And that goes for almost all aspects of the production. As a director, Durst certainly doesn’t embarrass himself, but he also fails to make a film that seems even remotely distinctive. Perhaps that’s inevitable, as the inspirational sports story genre has been beaten to death over the decades; there’s only so many ways one can reinvent that particular wheel. Nonetheless, I’d have liked to see something a little more inventive and creative here; this feels like a robot directed it.

Though I suspect a droid might bring a better sense of storytelling. Longshots is all over the place and rarely maintains a good sense of purpose and consistency. For example, one minute Jasmine treats both Curtis and football with disdain, but then she suddenly – and mysteriously – warms to both. I wondered if a reel was missing, a the change in attitude doesn’t make sense.

In an unfortunate turn, Longshots partially loses track of its main characters during its third act. The story becomes more concerned with the football team and its impact on the town. Perhaps this was necessary to flesh out the movie to feature length, but it seems like a bad choice to me. We really only care about Jasmine and Curtis; all other issues are superfluous and distracting. The secondary plots and characters should’ve remained in the background, but they come to the fore too heavily.

I’d probably not mind some of these concerns were it not for the presence of one of the worst film scores I’ve ever heard. A good score bolsters the material but doesn’t call attention to itself. Unfortunately, Teddy Castellucci’s work always makes us aware of its manipulative goals, partially because the music is so obvious and cloying – and omnipresent. Too many scenes feature syrupy score when they should speak for themselves. It doesn’t help that the music feels like it was stolen from someone’s “Best of the Inspirational Movie Scores” CD; there’s not a remotely creative or original musical moment on display, and it really takes away from the tale.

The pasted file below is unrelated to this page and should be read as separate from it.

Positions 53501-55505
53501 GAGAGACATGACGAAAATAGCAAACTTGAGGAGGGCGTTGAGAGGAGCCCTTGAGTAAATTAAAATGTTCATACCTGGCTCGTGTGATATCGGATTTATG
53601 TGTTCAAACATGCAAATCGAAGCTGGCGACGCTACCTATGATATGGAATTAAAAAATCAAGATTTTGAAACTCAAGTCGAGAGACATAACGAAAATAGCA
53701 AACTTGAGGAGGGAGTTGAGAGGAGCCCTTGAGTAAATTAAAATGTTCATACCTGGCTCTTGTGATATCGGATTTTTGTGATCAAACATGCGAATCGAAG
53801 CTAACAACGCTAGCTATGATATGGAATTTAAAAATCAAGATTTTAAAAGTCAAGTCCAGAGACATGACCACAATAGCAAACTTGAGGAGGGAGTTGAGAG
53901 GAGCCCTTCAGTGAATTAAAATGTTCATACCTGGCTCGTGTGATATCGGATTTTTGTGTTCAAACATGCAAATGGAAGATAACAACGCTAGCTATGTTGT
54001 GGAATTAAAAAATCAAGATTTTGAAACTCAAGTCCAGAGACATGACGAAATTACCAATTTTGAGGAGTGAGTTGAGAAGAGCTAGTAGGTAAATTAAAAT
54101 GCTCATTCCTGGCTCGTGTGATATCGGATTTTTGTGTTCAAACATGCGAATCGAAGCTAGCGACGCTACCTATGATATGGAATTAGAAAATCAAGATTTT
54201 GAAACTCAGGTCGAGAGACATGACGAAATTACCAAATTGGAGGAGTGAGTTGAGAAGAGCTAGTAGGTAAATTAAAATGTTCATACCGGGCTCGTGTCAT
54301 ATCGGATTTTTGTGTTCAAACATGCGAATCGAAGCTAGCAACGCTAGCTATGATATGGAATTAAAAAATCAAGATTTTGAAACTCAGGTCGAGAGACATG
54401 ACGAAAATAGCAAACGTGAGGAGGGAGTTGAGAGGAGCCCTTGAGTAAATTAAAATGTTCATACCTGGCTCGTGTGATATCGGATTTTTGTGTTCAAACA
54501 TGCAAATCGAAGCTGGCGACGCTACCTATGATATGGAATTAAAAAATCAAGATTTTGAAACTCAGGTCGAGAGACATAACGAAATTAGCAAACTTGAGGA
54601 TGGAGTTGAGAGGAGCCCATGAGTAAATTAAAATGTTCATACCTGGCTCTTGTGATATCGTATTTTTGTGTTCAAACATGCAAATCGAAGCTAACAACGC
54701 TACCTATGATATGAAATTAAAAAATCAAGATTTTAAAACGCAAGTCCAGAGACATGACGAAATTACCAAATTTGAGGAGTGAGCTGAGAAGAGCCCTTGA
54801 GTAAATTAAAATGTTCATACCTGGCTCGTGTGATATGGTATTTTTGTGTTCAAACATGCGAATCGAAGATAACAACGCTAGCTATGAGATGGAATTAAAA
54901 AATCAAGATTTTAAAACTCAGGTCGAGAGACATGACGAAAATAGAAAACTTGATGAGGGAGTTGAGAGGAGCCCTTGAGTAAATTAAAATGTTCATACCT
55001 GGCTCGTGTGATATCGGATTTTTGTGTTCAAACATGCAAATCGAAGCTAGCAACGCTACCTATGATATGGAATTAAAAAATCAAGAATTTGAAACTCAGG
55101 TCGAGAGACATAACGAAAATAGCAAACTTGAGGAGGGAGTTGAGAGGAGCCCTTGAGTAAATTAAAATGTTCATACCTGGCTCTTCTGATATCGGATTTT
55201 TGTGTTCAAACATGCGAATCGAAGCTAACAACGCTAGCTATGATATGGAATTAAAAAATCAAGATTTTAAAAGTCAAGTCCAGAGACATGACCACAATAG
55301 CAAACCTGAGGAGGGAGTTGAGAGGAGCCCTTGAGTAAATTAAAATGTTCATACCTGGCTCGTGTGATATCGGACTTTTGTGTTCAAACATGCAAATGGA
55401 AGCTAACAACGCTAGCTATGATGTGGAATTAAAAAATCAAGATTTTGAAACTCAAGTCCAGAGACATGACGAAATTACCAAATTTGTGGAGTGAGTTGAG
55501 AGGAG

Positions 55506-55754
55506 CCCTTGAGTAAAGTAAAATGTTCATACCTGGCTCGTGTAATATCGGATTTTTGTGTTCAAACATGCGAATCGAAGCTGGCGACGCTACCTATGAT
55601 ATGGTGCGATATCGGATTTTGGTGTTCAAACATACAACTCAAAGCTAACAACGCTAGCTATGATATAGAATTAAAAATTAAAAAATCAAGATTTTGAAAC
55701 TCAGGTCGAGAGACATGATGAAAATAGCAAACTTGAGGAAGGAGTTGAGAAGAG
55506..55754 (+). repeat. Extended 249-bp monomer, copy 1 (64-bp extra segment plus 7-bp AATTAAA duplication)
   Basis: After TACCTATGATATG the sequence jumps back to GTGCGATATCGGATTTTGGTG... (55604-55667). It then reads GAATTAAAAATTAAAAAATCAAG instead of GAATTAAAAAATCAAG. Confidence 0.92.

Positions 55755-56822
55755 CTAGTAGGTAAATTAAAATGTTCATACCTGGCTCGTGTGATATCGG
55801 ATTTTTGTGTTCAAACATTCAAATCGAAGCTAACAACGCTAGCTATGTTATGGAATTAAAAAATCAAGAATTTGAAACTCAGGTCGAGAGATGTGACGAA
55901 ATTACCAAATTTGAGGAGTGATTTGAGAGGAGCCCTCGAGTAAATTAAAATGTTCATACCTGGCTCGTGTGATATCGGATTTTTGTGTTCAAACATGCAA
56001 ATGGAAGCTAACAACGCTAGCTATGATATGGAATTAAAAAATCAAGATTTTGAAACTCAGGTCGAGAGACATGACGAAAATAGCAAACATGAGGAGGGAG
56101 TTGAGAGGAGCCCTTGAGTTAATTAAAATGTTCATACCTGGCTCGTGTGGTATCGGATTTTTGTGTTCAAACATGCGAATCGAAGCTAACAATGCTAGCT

On the positive side, the two lead actors do well in their parts. Palmer displays a good natural presence and manages to pull off Jasmine’s various sides. She also meshes well with Cube, who shows his own skills well. He never mugs to the camera or plays down to the material. Instead, Cube maintains a nice sense of integrity; as sappy and silly as things become, you always get the impression he actually believes what he says. Cube brings a good sense of realism to an often cartoony film.

But he and Palmer can’t save it. Oh, The Longshots provides modest entertainment; it’s hard not to get at least a little caught up in this sort of underdog story. Unfortunately, the movie simply fails to deliver anything more than generic charms.


The DVD Grades: Picture C+/ Audio C+/ Bonus C

The Longshots appears in an aspect ratio of approximately 2.35:1 on this single-sided, double-layered DVD; the image has been enhanced for 16X9 televisions. The movie came with a mediocre transfer.

Some of the problems connected to sharpness. Though a lot of the flick seemed accurate and concise, a few shots looked soft and ill-defined. Edge enhancement affected a few of these concerns, as I noticed haloes during much of the film. I witnessed no jagged edges or shimmering, and source flaws were absent. However, the movie often seemed rather grainy, and compression artifacts gave some scenes

Don’t expect vivid hues from Longshots. The flick used an earthy, somewhat sepia look that seemed logical for the depressed town of Minden, though I thought the film poured on the dinginess too heavily. Even when the flick moved to Miami, everything remained brown. The colors were fine within the parameters, I guess, but they seemed pretty uninspiring.